SOUTHGATE, Ky. (LEX 18) — On this day in 1977, hundreds of people from around the region flocked to Southgate, Kentucky to the Beverly Hills Supper Club for what promised to be the perfect kick-off to the Memorial Day holiday.
That night ended in unbelievable tragedy. 165 people died in a fire there. Now, 44 years later, a new development is just about ready to break ground where so much sadness unfolded.
Jeff Ruby has become a big personality in Lexington after opening one of his famous steakhouses here. But he also has quite a story to tell about that tragic night.
Walking through these woods in Southgate, Kentucky, signs of the exclusive, chic nightclub with star-studded events and the crushing loss that struck here, are all but gone.
But for Jeff Ruby, the heavy atmosphere revives scintillating and graphic memories.
"There was no place like it where you could see Vegas acts in such glamour and glitz... private parties, weddings, I remember seeing Redd Foxx in the lounge," said Ruby.
Any good memories are now shrouded in what happened here. Re-living Memorial Day weekend 1977 brings back nightmares.
"Bodies just trampled in front of that door that swung in. And those people just died there. Only a few people got out after we did."
Jeff Ruby and his friends escaped death that night. So many others did not avoid tragedy. Families were ripped apart, children became orphans, people changed forever.
Ruby turned that night into a positive force in life. Every restaurant he opens now is somewhat a tribute to the fame and fascination that was once the Beverly Hills Supper Club.
"It kind of inspired me in the kind of spectacular ambiance I wanted in my restaurants and clubs," said Ruby. "That's why I try to give back to give to the community who gave me so much."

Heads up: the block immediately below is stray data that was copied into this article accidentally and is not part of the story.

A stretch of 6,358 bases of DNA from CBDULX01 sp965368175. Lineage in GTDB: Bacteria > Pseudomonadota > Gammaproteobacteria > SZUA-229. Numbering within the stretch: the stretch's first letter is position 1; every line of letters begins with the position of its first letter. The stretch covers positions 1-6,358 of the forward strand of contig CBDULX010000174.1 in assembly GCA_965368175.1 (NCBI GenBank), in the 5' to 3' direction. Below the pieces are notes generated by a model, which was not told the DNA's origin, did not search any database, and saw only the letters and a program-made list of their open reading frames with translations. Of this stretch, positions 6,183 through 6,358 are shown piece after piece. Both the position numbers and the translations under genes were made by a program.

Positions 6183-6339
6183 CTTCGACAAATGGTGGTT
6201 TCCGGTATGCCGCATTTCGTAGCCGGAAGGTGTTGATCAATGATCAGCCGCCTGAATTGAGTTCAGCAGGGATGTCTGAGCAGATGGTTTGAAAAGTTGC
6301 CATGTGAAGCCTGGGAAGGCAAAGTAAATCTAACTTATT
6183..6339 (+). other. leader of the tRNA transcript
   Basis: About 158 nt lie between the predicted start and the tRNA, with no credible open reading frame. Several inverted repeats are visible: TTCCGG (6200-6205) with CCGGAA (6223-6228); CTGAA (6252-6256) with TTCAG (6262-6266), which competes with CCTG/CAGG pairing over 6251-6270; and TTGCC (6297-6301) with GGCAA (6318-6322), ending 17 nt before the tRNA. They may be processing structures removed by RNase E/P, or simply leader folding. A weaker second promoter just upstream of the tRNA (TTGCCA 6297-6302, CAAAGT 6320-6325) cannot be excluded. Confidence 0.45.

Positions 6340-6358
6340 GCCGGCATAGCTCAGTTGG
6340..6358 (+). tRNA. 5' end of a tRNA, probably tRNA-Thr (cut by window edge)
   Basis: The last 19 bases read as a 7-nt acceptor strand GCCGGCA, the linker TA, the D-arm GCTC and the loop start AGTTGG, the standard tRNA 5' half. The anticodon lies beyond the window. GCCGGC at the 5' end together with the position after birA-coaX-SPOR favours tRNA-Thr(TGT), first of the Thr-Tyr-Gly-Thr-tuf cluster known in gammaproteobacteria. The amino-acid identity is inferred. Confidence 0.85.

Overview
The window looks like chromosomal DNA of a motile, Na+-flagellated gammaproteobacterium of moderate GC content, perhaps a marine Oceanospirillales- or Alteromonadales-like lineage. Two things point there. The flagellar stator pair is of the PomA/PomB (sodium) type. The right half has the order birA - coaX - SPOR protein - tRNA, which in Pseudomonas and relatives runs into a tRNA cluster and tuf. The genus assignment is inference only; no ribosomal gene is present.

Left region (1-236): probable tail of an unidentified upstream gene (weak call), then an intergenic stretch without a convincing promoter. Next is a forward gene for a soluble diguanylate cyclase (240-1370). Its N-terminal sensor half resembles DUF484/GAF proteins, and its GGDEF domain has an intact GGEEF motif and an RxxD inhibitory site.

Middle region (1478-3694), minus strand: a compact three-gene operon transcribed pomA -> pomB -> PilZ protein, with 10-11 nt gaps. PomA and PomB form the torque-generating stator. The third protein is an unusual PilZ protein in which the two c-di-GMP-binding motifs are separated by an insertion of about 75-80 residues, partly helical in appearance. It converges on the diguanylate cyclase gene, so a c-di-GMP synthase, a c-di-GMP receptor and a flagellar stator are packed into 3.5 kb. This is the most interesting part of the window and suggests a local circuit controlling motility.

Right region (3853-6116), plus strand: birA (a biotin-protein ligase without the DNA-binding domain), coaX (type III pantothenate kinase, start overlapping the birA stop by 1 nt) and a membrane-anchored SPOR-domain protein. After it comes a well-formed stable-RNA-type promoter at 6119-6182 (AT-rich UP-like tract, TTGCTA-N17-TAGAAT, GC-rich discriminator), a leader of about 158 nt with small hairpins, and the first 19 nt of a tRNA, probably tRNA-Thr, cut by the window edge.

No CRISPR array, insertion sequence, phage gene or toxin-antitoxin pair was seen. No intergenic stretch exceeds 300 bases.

Not everyone finds it so easy to talk about that night when 165 people lost their lives in what is still one of the worst nightclub fires in the U.S. 44 years later. Now that development of these 80 acres appears imminent, many survivors and families have come to terms with what will become of this hallowed ground.
David Brock, a busboy then who also escaped the fire, has worked with survivors and families, pressing developers to honor their wishes.
"It's been 44 years; it's time for something to be done," said Brock. "What's nice about Ashley Homes... they are a class organization. And they've agreed not to build where people have perished."
Ashley Homes is the developer of the land. They plan to build an assisted living facility and single-family homes.
In the wake of the Beverly Hills Supper Club fire, it was determined the owners built additions to the building, disregarding fire codes in place at the time. Also, the carpets and seat cushions were highly flammable and emitted toxic fumes. Exits were scarce and not properly lit.
"Because of overcapacity at the venue, because of blocked exits, because of no smoke alarms, no sprinkler system, and no audible alarm at all... it made it very difficult for people to get out of the fire," said Battalion Chief Jeff Johnson with the Lexington Fire Department.
Chief Johnson says the biggest lesson out of this tragedy is enforcing fire codes such as limiting occupancy, requiring fire sprinklers and smoke alarms, and enough exits throughout facilities to prevent history from repeating.